Komagata reports long lines and happy smiles from delighted children. “That smile makes it all worth it,” he said. “We’ve had too many days where we have to let the last five to ten folks know that we have run out for the day.”

Midnite Ramen ramen bowl. Photo by Jill Wasberg.

But Komagata doesn’t have to shoulder all this work alone, as his wife Izumi has joined him inside the truck. “Out of all the restaurant experience I’ve had with Elmer,” she said, “this one is the most physical to date, but also the most rewarding.”

Izumi Komagata has enjoyed moving to Seattle more than expected. “The first thing I was pleasantly surprised by was how courteous and polite Seattleites are,” she said. “It makes me happy to hear people repeat arigato in a reciprocal fashion.”

The Komagatas also have reliable help with the administrative side of Midnite Ramen. “First and foremost, English is too hard for me to understand, let alone business and technical lingo that I’m not familiar with,” Elmer Komagata said. “There’s so many applications and forms needed to obtain a permit here in Washington state.”

This is where Chef Komagata’s connections have again come in handy. “Risa, the eldest daughter of a family friend has been helping us with submitting the necessary forms, maintaining administrative work, communicating via email and phones, and helping us maintain our website and social media,” he said. “Since we have Risa to take care of everything behind the scenes, Izumi and I can focus on making ramen every day and serving customers face to face.”

That’s important, because the Komagatas work a 13-hour day just to serve customers during the dinner hour. “We currently spend five hours prepping, commuting four hours, and serving and being open for business for four hours,” he reported. “We transport all the food items to and from our car to the trailer four times in one day. We have a portable electric refrigerator in our car to preserve raw items so there’s no issues in terms of the sanitation, but it takes a lot of hard labor and time.”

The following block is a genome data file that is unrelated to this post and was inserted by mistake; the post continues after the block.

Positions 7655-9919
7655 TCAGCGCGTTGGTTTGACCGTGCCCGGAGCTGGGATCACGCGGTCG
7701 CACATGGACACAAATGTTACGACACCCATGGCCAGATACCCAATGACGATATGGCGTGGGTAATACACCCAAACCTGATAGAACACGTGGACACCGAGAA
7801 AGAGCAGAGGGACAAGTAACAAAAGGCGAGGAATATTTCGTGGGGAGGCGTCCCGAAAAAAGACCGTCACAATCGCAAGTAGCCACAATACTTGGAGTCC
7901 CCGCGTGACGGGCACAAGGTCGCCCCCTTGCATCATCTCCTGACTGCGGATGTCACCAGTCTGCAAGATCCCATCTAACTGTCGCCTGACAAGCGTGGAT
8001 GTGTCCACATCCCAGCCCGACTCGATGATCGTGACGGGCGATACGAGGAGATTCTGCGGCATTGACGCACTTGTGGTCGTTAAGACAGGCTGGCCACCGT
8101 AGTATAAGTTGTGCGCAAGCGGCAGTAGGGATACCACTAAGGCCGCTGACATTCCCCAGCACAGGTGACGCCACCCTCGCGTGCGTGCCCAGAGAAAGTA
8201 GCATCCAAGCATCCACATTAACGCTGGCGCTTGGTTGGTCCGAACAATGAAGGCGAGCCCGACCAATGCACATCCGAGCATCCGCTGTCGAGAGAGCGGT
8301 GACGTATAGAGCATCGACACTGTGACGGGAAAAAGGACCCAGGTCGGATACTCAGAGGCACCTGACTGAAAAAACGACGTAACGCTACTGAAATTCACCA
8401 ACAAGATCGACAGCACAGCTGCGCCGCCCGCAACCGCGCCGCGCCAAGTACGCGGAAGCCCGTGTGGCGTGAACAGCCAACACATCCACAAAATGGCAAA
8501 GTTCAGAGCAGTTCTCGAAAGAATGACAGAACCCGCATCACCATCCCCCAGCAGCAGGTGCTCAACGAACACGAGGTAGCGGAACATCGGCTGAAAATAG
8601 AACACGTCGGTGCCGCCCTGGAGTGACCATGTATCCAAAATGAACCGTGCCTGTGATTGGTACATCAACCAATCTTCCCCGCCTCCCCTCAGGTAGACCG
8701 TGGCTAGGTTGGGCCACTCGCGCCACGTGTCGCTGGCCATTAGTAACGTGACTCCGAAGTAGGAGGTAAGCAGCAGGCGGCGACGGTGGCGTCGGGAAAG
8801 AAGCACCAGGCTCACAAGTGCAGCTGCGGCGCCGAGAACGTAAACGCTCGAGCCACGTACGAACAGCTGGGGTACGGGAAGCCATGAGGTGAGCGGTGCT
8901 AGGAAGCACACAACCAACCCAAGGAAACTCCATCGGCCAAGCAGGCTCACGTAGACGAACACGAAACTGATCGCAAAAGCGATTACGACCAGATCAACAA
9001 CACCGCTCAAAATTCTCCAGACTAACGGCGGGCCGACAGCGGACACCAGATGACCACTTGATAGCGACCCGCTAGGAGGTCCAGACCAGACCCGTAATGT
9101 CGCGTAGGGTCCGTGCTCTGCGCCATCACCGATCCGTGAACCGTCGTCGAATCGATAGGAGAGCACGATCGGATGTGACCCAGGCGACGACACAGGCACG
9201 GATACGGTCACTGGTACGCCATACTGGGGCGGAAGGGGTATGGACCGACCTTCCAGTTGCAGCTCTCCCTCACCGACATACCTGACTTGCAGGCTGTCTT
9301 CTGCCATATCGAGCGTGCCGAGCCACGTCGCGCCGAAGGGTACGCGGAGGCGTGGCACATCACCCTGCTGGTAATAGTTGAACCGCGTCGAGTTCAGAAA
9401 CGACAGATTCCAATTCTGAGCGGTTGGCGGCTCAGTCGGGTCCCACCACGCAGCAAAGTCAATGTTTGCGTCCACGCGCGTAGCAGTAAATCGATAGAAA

To focus on the yatai’s customers more efficiently, Komagata dreams of having a permanent location with an on-site kitchen. “We hope to collect funds for us to have a roof, tables, chairs, bathroom, and kitchen with an open space,” he said, “so that we can build an online order-to-go station in addition to our trailer serving people who want to eat-in.”

Beyond quantity, though, Komagata is interested in quality and variety. “It’s been said that there’s about 50 local ramen flavors in Japan, where local folks in their 50s and 60s take pride in their local flavor,” he said. “Midnite Ramen aims to spread these different local regional ramen flavors so that more people familiarize themselves with authentic Japanese flavors.”

Komagata hopes his work also inspires Americans to try Japanese cuisine in its native environment. “We’re positive you’ll love exploring regional Japanese ramen once you can travel to Japan,” he said. “These wishes and hopes are what motivate me to come up with new menu items, fifteen strong for now.”

And it’s to accommodate these new offerings that Midnite Ramen is seeking to expand its capacity. “We’re hoping this new goal comes to fruition so that we don’t need to send folks home without serving them,” he said. “Be on the look-out for a fundraising campaign coming soon.”